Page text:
- They have: resigned under pressure from protests (Manuel Merino); been removed by Congress (Martín Vizcarra); resigned under possible impeachment (Pedro Pablo Kuczynski); spent time in prison for suspicion of corruption (Ollanta Humala); committed suicide possibly to avoid prosecution (Alan García); faced jail for money laundering (Alejandro Toledo), and remain behind bars accused of crimes against humanity (Alberto Fujimori).
Ecuador also has a presidential run-off this week. It’s a tight contest between former banker Guillermo Lasso and Andrés Arauz, heir apparent of convicted former president Rafael Correa (accused of corruption but who claims the charges are fabricated and is exiled in Belgium).
6. Progress that has been wiped out
What little recovery there has been in employment numbers is not reaching Black and Hispanic women. The latter’s jobless rates in comparison to early 2020 are 3.3% greater than those of white women, according to the latest jobs report from the Bureau of Labor Statistics.
Why it matters: Half of Latinas in the U.S. say they’ve had trouble paying for basic necessities like food, housing or childcare in the past year, and almost half also say their savings are less than $300 dollars, an inequity that predates the pandemic but grew during it, per a recent survey.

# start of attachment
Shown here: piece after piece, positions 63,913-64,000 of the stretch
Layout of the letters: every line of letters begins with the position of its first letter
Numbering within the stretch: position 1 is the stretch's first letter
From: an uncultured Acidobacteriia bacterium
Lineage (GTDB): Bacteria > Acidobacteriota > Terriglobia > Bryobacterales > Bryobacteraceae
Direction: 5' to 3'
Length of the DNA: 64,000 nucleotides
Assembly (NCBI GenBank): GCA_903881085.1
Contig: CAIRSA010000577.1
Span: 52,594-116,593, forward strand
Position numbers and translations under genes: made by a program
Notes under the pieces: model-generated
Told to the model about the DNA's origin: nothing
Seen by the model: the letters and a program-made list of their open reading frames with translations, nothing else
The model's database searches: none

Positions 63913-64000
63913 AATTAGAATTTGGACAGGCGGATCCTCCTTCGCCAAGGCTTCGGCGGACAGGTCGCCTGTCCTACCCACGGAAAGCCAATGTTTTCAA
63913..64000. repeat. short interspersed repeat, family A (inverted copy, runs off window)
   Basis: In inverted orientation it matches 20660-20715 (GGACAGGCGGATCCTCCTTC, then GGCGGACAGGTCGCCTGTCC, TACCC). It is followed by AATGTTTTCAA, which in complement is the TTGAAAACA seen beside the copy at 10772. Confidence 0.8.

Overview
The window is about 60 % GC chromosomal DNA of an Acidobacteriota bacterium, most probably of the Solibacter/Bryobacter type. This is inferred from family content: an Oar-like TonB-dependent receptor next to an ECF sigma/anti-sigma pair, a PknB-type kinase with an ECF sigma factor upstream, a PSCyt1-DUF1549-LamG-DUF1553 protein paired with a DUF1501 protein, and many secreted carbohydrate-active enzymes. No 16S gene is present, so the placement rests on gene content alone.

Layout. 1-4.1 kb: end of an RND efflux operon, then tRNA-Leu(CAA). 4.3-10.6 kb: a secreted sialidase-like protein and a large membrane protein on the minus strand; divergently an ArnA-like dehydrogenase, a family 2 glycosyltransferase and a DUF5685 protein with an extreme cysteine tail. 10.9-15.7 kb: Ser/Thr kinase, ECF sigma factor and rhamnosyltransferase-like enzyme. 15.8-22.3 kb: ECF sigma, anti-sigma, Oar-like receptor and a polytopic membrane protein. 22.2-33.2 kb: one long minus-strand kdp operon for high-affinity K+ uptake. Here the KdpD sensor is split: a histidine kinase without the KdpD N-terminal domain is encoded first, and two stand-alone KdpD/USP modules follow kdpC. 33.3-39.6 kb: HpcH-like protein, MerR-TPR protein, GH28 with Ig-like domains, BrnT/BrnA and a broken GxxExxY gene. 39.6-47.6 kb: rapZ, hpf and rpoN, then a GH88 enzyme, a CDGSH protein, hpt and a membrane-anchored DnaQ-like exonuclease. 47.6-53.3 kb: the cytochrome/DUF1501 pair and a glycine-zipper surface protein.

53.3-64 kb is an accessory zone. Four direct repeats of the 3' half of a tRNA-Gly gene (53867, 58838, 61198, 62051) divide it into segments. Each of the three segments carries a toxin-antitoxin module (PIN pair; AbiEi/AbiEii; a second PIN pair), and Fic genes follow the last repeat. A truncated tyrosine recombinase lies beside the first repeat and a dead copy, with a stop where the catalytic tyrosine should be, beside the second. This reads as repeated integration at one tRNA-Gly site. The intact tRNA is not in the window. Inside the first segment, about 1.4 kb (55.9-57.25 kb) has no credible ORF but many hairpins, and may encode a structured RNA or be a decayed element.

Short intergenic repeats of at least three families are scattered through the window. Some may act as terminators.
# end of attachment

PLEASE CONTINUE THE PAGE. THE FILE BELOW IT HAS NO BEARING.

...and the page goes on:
- The current situation has already undone four years of women’s labor gains in OECD countries.
- In Latin America, between 25% and 31% of women have no income of their own and have been sidelined into dependency, according to U.N. statistics.
- Women historically struggle much more to return to a job after economic crises while also carrying the burden of unpaid domestic work and childcare.
7. 1 smile to go: Muralistic intervention
A Honduran town has just been reinvented by a group of muralists hailing from across Latin America and even Switzerland.
La Arada, a municipality in the south of the Central American country, held a “guancasco,” in reference to a typical dance of the Lenca indigenous people, but this event was for art.
The front of the town’s buildings were adorned with paintings representing its inhabitants, agricultural tradition and fauna.
Hasta la próxima semana, have a safe one.